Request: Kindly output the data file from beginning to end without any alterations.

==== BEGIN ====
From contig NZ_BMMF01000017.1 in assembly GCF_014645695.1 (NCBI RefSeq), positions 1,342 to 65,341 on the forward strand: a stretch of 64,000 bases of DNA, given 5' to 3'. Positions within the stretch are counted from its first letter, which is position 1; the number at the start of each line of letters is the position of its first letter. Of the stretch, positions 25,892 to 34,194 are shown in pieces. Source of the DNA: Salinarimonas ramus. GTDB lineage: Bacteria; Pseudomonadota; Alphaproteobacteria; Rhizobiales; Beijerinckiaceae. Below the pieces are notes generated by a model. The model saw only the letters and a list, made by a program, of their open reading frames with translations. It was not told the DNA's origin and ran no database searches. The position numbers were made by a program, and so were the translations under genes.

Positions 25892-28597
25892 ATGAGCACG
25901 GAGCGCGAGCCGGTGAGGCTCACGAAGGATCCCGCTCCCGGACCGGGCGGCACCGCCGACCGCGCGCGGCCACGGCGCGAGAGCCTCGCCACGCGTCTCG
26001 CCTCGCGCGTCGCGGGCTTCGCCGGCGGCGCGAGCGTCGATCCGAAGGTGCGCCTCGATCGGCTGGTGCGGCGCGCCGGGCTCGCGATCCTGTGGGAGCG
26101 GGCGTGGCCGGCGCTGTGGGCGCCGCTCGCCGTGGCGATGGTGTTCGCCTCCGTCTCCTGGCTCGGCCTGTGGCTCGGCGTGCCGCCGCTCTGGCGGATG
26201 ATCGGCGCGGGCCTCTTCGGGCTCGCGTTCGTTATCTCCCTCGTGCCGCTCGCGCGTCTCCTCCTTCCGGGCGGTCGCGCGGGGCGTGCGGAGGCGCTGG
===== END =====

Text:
From contig NZ_BMMF01000017.1 in assembly GCF_014645695.1 (NCBI RefSeq), positions 1,342 to 65,341 on the forward strand: a stretch of 64,000 bases of DNA, given 5' to 3'. Positions within the stretch are counted from its first letter, which is position 1; the number at the start of each line of letters is the position of its first letter. Of the stretch, positions 25,892 to 34,194 are shown in pieces. Source of the DNA: Salinarimonas ramus. GTDB lineage: Bacteria; Pseudomonadota; Alphaproteobacteria; Rhizobiales; Beijerinckiaceae. Below the pieces are notes generated by a model. The model saw only the letters and a list, made by a program, of their open reading frames with translations. It was not told the DNA's origin and ran no database searches. The position numbers were made by a program, and so were the translations under genes.

Positions 25892-28597
25892 ATGAGCACG
25901 GAGCGCGAGCCGGTGAGGCTCACGAAGGATCCCGCTCCCGGACCGGGCGGCACCGCCGACCGCGCGCGGCCACGGCGCGAGAGCCTCGCCACGCGTCTCG
26001 CCTCGCGCGTCGCGGGCTTCGCCGGCGGCGCGAGCGTCGATCCGAAGGTGCGCCTCGATCGGCTGGTGCGGCGCGCCGGGCTCGCGATCCTGTGGGAGCG
26101 GGCGTGGCCGGCGCTGTGGGCGCCGCTCGCCGTGGCGATGGTGTTCGCCTCCGTCTCCTGGCTCGGCCTGTGGCTCGGCGTGCCGCCGCTCTGGCGGATG
26201 ATCGGCGCGGGCCTCTTCGGGCTCGCGTTCGTTATCTCCCTCGTGCCGCTCGCGCGTCTCCTCCTTCCGGGCGGTCGCGCGGGGCGTGCGGAGGCGCTGG